The myth of the interrupted life

I spent all day at the Apple Genius Bar because my phone sputtered a bit then died last night just before bed. I cradled it against my heart for a moment before shuffling to my laptop to make the appointment I hoped would cure it of its ills. I rearranged my schedule. I shifted my focus. This was the day I was meant to really get stuff done, you know. I’m certain that if it were not for this wicked thing that happened to my phone I’d have kicked the butt of the universe of paperwork and house upkeep I’ve let pile up around this joint.

The first 20 minutes or so I was just waiting. The next 30 I was trying to explain what happened and waiting while the tech did everything I had done at home. After that it was kind of a blur as I tried to figure out how to contact my lunch date to tell her I was stuck in what was either the waiting room to Heaven or to Hell.

“I have no phone” I kept thinking. I tried to see it as a gift of some sort. I tried to be all Zen about that and breathe the moment as it were. I went over to Starbucks and got me a latte while I was waiting for the angels (or demons) at Apple to fix my little beauty. Everyone had bent necks, looking down at their devices, laughing and maybe grimacing from time to time. I felt the way I had the day that Dave and I took a trip to Alcatraz on a tour boat. We all wore headsets at first to hear the recorded tour guide give tidbits of information. We took our headphones off, Dave and I, just to allow ourselves to watch what was in front of us. At various prescribed times the entire load of passengers would turn to the left or to the right. Heads nodded all together. Smiling at the same time. Gasping when appropriate. It was mesmerizing.

So I sat in that Starbucks and I watched everyone, fascinated and yet still lacking something. This lacking was not so much the constant entertainment my phone offers but rather, the connection, the ability to check my parking meter before it expired, the ability to text my kid at school to say I couldn’t pick him up, the ability to shift more things around that afternoon so that I could sit and wait patiently for the tech to finish up.

When I did finally retrieve my phone I treated it with great care and concern, not checking too many things, not asking too much of it. I kept it charging and comfortable and then I sat and lamented the interruption of my life. I wasted that whole day in the Apple store. By the time i sat down to write I felt overwhelmed. I felt blurry and dizzy. I felt as though I just needed a nap. I did everything I could to avoid doing much of anything, doing laundry, finishing up paperwork, gathering tax forms, working on the essays that have deadlines approaching…I felt had no words, save for these.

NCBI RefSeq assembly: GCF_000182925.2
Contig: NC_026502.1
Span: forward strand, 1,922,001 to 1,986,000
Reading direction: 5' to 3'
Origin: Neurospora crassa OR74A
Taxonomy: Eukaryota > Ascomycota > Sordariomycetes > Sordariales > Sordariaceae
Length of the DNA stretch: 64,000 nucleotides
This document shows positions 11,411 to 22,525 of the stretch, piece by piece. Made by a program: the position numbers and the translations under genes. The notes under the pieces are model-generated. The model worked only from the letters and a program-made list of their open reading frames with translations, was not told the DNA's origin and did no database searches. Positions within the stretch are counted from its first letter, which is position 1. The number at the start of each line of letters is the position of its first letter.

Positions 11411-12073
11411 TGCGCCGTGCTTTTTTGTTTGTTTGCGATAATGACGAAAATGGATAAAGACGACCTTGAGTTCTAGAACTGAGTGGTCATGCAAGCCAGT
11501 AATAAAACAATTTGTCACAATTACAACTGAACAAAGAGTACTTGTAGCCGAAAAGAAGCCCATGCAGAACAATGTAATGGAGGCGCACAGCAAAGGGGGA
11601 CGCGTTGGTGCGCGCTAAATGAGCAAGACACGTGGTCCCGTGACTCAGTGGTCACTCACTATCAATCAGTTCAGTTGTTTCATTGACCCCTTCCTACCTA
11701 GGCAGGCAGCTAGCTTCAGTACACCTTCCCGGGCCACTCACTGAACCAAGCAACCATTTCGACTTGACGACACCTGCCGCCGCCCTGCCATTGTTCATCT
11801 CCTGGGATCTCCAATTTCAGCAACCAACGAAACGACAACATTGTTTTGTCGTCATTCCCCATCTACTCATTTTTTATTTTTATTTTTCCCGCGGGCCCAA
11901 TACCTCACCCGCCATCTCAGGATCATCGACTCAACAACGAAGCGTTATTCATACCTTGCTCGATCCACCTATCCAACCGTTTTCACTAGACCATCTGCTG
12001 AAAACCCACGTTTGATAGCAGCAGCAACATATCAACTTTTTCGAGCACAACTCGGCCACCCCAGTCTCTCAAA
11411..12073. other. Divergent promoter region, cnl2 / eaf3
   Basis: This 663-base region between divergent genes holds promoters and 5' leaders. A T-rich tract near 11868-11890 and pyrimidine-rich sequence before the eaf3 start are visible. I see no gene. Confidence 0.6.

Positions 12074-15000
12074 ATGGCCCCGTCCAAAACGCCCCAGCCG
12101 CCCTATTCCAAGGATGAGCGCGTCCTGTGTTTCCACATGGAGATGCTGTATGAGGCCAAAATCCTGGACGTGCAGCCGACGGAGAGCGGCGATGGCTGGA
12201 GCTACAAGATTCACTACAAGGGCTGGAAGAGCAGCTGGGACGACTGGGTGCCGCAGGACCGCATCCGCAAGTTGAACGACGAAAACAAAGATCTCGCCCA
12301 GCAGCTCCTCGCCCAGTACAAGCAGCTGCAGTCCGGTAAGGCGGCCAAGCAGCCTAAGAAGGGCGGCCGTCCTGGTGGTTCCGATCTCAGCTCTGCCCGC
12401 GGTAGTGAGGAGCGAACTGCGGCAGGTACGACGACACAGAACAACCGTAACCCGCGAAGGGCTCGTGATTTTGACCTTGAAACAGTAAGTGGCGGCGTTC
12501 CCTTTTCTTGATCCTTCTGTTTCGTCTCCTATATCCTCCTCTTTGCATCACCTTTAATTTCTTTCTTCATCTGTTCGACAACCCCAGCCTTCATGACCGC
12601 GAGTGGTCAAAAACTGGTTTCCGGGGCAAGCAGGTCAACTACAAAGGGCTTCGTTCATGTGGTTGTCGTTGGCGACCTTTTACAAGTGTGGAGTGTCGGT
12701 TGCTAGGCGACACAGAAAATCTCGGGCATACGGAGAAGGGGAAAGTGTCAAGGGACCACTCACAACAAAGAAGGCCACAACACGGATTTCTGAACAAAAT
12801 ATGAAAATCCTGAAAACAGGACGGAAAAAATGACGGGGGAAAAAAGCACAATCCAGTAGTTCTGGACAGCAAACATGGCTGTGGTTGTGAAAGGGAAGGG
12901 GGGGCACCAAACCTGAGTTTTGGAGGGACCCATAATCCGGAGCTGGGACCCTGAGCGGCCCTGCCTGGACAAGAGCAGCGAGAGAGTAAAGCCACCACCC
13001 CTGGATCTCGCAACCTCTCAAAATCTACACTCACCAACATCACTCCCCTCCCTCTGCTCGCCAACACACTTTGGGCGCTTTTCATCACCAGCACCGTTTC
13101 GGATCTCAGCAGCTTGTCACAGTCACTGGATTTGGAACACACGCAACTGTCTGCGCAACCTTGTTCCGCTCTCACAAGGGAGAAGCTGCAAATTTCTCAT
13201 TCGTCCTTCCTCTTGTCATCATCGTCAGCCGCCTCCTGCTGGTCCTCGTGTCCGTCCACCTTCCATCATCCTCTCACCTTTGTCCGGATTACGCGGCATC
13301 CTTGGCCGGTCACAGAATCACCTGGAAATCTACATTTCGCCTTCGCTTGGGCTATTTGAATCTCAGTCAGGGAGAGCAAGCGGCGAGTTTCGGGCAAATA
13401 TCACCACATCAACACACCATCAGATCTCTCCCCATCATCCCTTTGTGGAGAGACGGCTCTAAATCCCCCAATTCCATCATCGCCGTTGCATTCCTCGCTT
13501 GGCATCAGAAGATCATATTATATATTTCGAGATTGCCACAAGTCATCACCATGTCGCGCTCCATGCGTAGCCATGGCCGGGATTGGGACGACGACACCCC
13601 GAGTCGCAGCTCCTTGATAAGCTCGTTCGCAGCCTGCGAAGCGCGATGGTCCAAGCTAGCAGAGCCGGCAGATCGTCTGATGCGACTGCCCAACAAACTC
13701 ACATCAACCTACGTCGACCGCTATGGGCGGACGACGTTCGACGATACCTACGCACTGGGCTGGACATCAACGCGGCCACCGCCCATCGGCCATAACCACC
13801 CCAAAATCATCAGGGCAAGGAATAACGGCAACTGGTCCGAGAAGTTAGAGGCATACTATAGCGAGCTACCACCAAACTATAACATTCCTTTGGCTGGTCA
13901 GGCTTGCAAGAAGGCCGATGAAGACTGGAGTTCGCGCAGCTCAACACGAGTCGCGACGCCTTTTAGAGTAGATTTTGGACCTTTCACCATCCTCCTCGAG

What’s interesting to me though as I sit here and lament 1)my addiction to my phone and 2)the interruption of my life today with getting it fixed, is that believing that my life was interrupted today is a myth. Life isn’t interrupted. It’s just life. This is it. The texts and the appointments and the cuddles with kids after school, those are all life. The broken ceiling fan and the furnace or iPhone that died this week, those are also life. This is all a varied and glittering assortment of life I got going on here. It’s all my life, all of it. To steal a phrase from Richard Rohr, “everything belongs.”

So, I’m resting in that and in this humble reach at getting words on the page today. It’s all life.

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parenting practice…

As I rambled on about this new idea I have for a book my daughter nodded absently. I tried to catch her attention with some buzz words and interesting angles. She looked up from her phone and smiled. “That sounds great, Mom” she responded and then she was gone again. I recognize that look. I recognize that tone.

I know I have said things like this; all covered in that absent tone, that false attention. I panicked a little and caught her eye again. “Can you put down your phone a minute?” I asked and she complied. “You’re not really interested in what I’m telling you, huh?” I pressed. She sighed and patted me on the back. “It’s great Mom, I’m interested.”

It isn’t that I thought she was lying. I know she is interested at some level. And I remember the when I discovered the world outside too. I remember when I went to my first party, heard my first Dead Kennedys album, drank my first beer. I remember when I became more me and less my parents. It’s exciting, being a teenager. It kind of sucks to be the parent in the scenario.  I get all misty eyed and then I get a little narcissistic. Beating back thoughts like, “I used to be cool.”

This happens, this growing up thing. It seems as though we’re always letting go.  That’s what we’re made to do as parents. From the moment they arrive in our household via adoption or conception, raising that child is all about teaching them to live their own lives, teaching them to live outside of our body, outside of our yard. It’s a risk, you know. A grief filled, ego crushing risk.

Be warned, I may do a lot of this wistful grieving over the next few….well, years I guess. Unless my Henry makes good on the promise he made when he was 7 or 8 to “always live in Mom’s basement” then I guess I’ll have to continue to practice letting go for a while yet.